Exchange Rates And Puerto Vallarta Real Estate

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The double edge sword of the high dollar and how it affects your property in Mexico



Many people who have income in US Dollars get very happy whenever the US Dollar goes higher against the Mexican peso, as they think, and they are right, that for some time they have more pesos to spend in restaurants, grocery stores, and other entertainment. But the reality is that Mexico’s economy and the US economy are highly interconnected. Mexico imports a tremendous amount of goods from the US.  Therefore, as the US Dollar goes higher, so do the prices for gasoline, food, and many other goods.  Just because the US Dollar goes higher, it does not mean that the extra buying power will remain long term, it is just a very temporary thing and inflation then creeps in and we pay a lot more for things down here.  The rise of the US Dollar against the Mexican Peso over the last 10 years has benefited some, but also affected others deeply when it comes to Capital Gains Taxes when they sell their property.


For most American expat real estate transactions in Puerto Vallarta, the short answer is no, but there are exceptions.  The reason the answer is no is that most properties that interest expats in Vallarta are listed in US Dollars.  So, you pay the same amount in Dollars regardless of the exchange rate on a given day.  There are some Mexican owners who will sell their properties in Pesos, so there may be fleeting opportunities to buy from them, if you are interested in very Mexican neighborhoods.  Also, some of the developers currently finishing and delivering new condos here in Vallarta, are fixing the exchange rate (which in effect puts those condos on sale depending on the currency used to buy them).  If however, you are interested in Mexican real estate outside of tourist areas like Puerto Vallarta, where properties are bought and sold in Pesos, the stronger dollar could stretch your buying power quite a bit.



Many uninformed people think that because they bought and will sell their property in US Dollars, that stronger or weaker, the change does not affect them.

Since in Mexico the official currency is in Mexican Pesos, regardless of your property having been bought in US Dollars, and being advertised and sold in US Dollars, the fact is that when it comes to the Mexican Government, every single real estate transaction is in Mexican Pesos.

Let us look at a simple example for everybody to understand the concept:

Let’s say that you bought a beach front condo for $100,000 USD when the dollar was at 12 Pesos to 1 US Dollar. You paid the $100,000 USD you got your Trust (Fideicomiso) and you were happy. What your Realtor or legal representative may not have explained to you, is that on the Escritura or Title of the property, the price got recorded in Mexican Pesos. Therefore, you actually paid $1,200,000.00 Mexican Pesos for your property when it comes to the Mexican Government.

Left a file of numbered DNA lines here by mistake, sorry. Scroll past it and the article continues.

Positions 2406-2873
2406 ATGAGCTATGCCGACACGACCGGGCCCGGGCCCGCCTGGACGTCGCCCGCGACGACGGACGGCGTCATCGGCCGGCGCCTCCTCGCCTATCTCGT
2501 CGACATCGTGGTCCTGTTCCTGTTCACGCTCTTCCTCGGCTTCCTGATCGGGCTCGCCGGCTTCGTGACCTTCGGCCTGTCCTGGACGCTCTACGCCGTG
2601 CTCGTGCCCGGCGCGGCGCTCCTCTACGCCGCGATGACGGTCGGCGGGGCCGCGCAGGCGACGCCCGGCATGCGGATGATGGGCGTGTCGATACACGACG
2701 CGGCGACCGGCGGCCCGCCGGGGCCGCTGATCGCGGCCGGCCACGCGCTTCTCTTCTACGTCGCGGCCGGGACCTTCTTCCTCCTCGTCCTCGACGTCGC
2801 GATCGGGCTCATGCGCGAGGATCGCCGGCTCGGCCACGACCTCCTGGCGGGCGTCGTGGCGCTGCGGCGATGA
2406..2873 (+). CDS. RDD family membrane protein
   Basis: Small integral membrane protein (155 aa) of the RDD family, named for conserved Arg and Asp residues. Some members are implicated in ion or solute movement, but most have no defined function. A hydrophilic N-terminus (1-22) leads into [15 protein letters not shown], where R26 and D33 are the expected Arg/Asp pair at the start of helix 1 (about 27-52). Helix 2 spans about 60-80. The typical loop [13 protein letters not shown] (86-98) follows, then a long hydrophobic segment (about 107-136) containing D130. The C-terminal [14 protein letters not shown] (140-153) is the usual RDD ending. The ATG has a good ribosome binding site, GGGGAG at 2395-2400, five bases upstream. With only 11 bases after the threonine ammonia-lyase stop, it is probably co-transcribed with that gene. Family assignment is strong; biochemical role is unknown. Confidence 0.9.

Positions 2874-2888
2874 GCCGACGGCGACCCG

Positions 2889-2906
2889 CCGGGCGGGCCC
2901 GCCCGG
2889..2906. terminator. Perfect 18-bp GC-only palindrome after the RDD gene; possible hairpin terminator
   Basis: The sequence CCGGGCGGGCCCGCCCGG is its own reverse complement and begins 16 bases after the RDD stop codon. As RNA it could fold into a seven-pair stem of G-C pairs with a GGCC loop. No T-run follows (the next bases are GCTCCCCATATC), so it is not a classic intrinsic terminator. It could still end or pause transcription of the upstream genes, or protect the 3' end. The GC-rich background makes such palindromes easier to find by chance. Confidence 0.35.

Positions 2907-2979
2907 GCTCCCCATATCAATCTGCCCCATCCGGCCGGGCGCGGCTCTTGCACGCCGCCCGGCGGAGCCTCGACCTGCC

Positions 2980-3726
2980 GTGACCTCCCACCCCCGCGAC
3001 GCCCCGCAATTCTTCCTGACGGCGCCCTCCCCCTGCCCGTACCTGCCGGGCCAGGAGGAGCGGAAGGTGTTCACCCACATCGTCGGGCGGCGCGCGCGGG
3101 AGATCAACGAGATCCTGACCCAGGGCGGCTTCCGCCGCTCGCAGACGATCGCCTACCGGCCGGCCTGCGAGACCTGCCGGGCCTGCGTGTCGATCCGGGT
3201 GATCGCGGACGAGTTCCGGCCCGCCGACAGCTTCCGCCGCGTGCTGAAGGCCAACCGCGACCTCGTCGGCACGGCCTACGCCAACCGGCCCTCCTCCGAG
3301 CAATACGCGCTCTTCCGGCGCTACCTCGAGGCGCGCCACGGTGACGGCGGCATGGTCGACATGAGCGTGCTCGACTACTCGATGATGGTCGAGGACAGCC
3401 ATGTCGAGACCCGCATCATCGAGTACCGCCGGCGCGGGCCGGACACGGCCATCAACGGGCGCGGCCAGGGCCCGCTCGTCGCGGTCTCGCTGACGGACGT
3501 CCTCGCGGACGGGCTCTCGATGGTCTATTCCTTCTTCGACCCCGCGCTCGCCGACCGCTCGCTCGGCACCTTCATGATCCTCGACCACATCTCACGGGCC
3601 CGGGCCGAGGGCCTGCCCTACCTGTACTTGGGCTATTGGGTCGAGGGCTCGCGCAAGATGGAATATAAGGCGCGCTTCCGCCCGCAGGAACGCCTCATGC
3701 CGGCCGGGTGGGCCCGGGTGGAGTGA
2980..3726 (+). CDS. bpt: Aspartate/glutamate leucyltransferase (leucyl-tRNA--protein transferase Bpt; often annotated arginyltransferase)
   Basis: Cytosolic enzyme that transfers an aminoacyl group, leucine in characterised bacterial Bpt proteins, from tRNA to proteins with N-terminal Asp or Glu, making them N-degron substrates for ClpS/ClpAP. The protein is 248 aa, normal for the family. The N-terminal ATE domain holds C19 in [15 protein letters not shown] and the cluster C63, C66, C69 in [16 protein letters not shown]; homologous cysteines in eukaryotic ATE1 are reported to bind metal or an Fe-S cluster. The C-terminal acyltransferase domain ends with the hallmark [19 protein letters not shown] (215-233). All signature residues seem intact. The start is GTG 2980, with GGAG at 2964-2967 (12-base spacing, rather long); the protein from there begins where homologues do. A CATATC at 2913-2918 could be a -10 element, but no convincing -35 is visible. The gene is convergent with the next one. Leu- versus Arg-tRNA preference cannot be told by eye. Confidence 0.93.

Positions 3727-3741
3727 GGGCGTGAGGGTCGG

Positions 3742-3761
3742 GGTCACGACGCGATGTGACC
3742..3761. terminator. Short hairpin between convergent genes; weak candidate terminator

Now, you feel there is uncertainty, hard to find buyers and you just want your money back, so you tell your Realtor you want to sell and want your One Hundred Thousand back in your pocket. And let’s say that after Realtor fees you will end up with the One Hundred Thousand US Dollars back because the condo sold for $116,000.00 US Dollars, the 16 thousand go to pay Realty fees and you think you will get your One hundred Thousand back. Since you did not make any money, you should not have any Capital Gains Taxes.

But wait a minute, remember that for the Mexican Government the purchase of your property got recorded at $1,200,000.00 Mexican Pesos?  Now, the sale of your property will also get recorded in Mexican Pesos. The problem is that right now the exchange rate is at $22.67 Pesos to 1 US Dollar as of the writing of this article. Therefore, for the same $100,000.00 USD that you invested and you are getting back, based on the Mexican Government recorded sale, you will have sold your property for $2,267,670.00 Pesos.


This leaves you with a Capital Gain of $1,067,670.00 Pesos, for which you are responsible to pay Capital Gains Taxes.

Now, we are in a situation where the increase of the US Dollar against the Mexican Peso is having a very detrimental effect on your finances.

Also, remember that in Mexico the Notario closing the sale is the one responsible to collect Capital Gains Taxes at the time of the sale. I have had many clients who argue that they are not making any money, as they are only getting back their investment in US Dollars.  Please remember that you are in fact in a foreign country, and the local Tax requirements have to be met.

There are some strategies to lower those Capital Gains Taxes, and we at Exclusive Realtors work with the correct attorneys that may allow you to legally lower those Capital Gains Taxes by using strategies that fall completely under the Mexican Law, but also take into consideration your specific situation. Feel free to contact us and ask questions about this topic and any other that may be of interest.

Written by:

Hector Merino, Licensed RE Broker AMPI; NAR

With Exclusive Realtors